Not every respiratory infection is COVID-19 related, of course. But OSHA discourages employers from requiring every sick employee to obtain documentation from a healthcare professional before deciding how to handle the situation. Erring on the side of caution is the practical solution because swamped medical offices might not be able to generate such documentation.

"Risk Pyramid"
OSHA's guidance also features a "risk pyramid" that classifies hazard levels for different kinds of jobs and workplaces. It's encouraging to note that OSHA believes most workers "will likely fall into the lower or medium exposure risk levels."

Jobs with "medium" exposure risk include those "that require frequent and/or close contact with people who may be infected but are not known or suspected" to be infected. The least risky ("lower exposure risk") jobs "are those that do not require contact with people known to be, or suspected of being" infected, nor frequent contact with the general public."

In contrast, jobs with "very high" exposure risk include healthcare workers and those who perform autopsies working with known or suspected COVID-19 patients. The next level down in the risk spectrum are jobs with just "high" exposure risk. This includes healthcare delivery personnel (for example, ambulance drivers) and medical support staff working around known or suspected COVID-19 patients.

Your infection minimization strategy and policies can be suited to the risk classification of the jobs your employees have. For example, for jobs in the "lower exposure risk" class, special engineering controls are "not recommended," beyond any that may already be in place for risks not specifically associated with COVID-19. In contrast, some engineering controls are recommended for medium exposure risk jobs. Those include "physical barriers, such as clear plastic sneeze guards, where feasible."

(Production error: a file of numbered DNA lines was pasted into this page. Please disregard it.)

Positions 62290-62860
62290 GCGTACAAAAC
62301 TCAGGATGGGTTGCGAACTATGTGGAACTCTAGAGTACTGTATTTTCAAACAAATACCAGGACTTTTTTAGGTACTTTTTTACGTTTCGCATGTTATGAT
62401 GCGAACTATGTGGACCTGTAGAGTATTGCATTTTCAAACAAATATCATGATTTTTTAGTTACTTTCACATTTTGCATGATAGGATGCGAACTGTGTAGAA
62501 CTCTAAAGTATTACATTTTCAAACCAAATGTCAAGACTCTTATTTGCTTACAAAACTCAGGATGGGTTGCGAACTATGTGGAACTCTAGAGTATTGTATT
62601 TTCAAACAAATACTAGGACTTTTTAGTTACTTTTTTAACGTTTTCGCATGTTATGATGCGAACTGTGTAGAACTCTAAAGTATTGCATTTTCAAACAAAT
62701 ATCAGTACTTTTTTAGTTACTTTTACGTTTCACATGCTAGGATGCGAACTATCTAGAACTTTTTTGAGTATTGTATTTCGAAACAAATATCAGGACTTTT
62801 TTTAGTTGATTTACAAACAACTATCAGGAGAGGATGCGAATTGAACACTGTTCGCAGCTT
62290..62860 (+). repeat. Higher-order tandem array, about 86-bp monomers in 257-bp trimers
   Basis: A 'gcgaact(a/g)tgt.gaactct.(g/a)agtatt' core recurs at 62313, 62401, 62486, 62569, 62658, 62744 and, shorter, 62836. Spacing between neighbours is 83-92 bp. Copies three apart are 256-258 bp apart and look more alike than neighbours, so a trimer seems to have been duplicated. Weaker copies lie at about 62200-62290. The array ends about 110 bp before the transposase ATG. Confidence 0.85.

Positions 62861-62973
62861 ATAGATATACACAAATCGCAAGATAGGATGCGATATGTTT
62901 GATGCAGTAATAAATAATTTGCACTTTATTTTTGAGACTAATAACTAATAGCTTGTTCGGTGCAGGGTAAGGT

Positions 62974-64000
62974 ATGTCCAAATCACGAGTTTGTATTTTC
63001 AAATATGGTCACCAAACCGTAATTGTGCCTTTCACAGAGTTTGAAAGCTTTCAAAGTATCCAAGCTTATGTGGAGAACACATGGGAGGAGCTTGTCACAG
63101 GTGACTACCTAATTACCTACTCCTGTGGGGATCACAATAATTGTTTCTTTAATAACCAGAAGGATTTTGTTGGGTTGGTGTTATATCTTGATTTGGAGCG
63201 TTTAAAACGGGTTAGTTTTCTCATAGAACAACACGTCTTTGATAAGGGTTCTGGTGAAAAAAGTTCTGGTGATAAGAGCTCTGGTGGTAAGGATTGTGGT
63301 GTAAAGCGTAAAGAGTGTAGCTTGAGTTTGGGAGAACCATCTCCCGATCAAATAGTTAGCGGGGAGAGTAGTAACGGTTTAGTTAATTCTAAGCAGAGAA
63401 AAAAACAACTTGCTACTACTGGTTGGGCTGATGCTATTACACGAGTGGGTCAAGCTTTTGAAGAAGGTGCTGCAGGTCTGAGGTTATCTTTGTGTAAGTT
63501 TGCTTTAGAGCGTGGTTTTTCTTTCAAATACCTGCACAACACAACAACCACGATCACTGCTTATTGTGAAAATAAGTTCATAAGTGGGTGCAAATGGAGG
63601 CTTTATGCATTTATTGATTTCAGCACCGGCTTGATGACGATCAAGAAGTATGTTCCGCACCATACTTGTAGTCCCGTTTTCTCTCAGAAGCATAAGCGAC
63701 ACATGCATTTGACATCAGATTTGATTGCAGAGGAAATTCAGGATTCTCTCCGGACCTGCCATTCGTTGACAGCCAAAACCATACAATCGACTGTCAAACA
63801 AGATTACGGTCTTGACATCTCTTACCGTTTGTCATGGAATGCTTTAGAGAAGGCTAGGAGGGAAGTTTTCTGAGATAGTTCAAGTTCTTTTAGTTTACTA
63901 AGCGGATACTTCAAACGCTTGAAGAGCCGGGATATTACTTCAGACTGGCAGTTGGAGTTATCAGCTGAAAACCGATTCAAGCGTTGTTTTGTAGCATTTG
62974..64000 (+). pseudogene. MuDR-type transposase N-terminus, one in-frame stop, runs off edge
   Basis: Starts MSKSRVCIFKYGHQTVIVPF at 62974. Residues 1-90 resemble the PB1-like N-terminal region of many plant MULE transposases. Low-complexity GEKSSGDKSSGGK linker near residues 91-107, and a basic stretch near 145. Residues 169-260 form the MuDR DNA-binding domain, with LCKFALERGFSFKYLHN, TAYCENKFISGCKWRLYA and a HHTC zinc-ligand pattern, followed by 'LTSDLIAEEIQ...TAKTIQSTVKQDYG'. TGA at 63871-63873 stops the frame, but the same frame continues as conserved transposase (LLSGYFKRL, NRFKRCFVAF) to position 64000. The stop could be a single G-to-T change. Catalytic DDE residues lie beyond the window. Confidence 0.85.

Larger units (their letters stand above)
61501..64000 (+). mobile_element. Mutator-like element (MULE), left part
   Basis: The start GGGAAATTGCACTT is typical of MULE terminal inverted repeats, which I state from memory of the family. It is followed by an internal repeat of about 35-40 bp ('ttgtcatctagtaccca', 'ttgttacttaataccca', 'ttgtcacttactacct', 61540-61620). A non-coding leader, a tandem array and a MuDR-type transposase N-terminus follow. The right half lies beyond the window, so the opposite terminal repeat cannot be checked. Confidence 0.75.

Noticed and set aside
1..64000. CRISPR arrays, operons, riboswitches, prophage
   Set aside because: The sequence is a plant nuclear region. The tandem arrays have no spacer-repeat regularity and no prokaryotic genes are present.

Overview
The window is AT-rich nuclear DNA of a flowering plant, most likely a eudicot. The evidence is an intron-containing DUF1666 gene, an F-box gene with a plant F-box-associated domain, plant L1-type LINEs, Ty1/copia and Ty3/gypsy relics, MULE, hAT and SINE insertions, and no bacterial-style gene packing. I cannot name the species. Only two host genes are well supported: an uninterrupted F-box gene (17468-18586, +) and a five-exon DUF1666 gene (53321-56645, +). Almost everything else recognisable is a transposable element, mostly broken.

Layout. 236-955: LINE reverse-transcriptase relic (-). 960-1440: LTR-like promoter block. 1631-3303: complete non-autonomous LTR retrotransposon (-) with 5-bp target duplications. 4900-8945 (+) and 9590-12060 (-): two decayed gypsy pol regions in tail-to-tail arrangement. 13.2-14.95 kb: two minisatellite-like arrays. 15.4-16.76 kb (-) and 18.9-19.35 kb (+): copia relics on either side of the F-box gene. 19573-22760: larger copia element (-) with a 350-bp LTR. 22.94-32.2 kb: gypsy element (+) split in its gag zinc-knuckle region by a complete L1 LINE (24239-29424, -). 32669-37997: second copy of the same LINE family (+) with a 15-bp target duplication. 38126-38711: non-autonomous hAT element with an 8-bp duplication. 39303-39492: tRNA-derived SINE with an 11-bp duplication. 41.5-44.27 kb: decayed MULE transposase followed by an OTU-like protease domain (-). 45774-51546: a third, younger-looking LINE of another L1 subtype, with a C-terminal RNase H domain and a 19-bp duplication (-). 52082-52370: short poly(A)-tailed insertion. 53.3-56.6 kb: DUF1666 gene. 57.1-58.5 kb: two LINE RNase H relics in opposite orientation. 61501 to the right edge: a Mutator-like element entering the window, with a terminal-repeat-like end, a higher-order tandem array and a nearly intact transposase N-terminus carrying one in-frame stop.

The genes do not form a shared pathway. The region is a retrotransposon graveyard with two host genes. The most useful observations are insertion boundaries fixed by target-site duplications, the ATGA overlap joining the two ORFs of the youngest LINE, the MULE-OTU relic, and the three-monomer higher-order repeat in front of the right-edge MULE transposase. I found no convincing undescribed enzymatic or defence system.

Final Thoughts
As noted, OSHA's suggestions are merely that — suggestions and not strict requirements. It's helpful to read the OSHA guidance to ensure you're aware of how contagions spread. But for your company, you and your trusted managers and advisors are in the best position to evaluate the risks that exist in your workplace, and how to minimize them.
© 2020

 
 
 
 
 

HOW CAN WE HELP?

With the uncertainty of the situation surrounding coronavirus (COVID-19) continuing to evolve, we understand that it is affecting businesses and individuals in many different ways. 

At Hutchinson and Bloodgood, we value the relationships we have built with you. We will continue to be accessible so that we can serve and assist you while providing the level of attention that you deserve.

We will work alongside you throughout this ongoing situation to develop and build the optimal solutions for you.

Please contact us with your questions and concerns.

 
Disclaimer: This material has been prepared for informational purposes only. It is not intended as a substitute for speaking to your accountant, tax planner or financial planner. All information is provided “as is.” With change happening on a daily basis, we do not guarantee completeness, accuracy, timeliness or results obtained from the use of this information.
 
 
 
 
 
 
Megaphone  

GET NEWS DELIVERED TO YOUR INBOX

Stay current on tax and accounting issues, business
strategies, technology and general business information.

Sign up for our newsletter and
receive regular emails from us!

  Register Newsletter Form Registration
 
 
 
 
  grey spacer    
 
         
Social media icons Email Us HBLLP's LinkedIn page Link to Instagram HBLLP's Facebook page Contact Us Office Locations
  " "      
       
       
       
Glendale, CA
550 North Brand Blvd.
14th Floor
Glendale, CA 91203
Phone (818) 637-5000

blue spacer
El Centro, CA
3205 South Dogwood Ave.
El Centro, CA 92243
Phone (760) 352-1021

blue spacer
San Diego, CA
7676 Hazard Center Dr.,
Suite 1150
San Diego, CA 92108
Phone (619) 849-6500

blue spacer
Watsonville, CA
579 Auto Center Drive
Watsonville, CA 95076
Phone (831) 724-2441

blue spacer
The Consulting Group
550 North Brand Blvd.
14th Floor
Glendale, CA 91203
Phone (818) 637-5000

       
       

Hutchinson and Bloodgood LLP is an affiliate of PKF International and Allinial Global, associations of legally independent accounting and consulting firms who share education, marketing resources, and technical knowledge in a wide range of industries. We are independent accounting firms coming together to support the success of independent client companies.


@ 2019 Hutchinson and Bloodgood LLP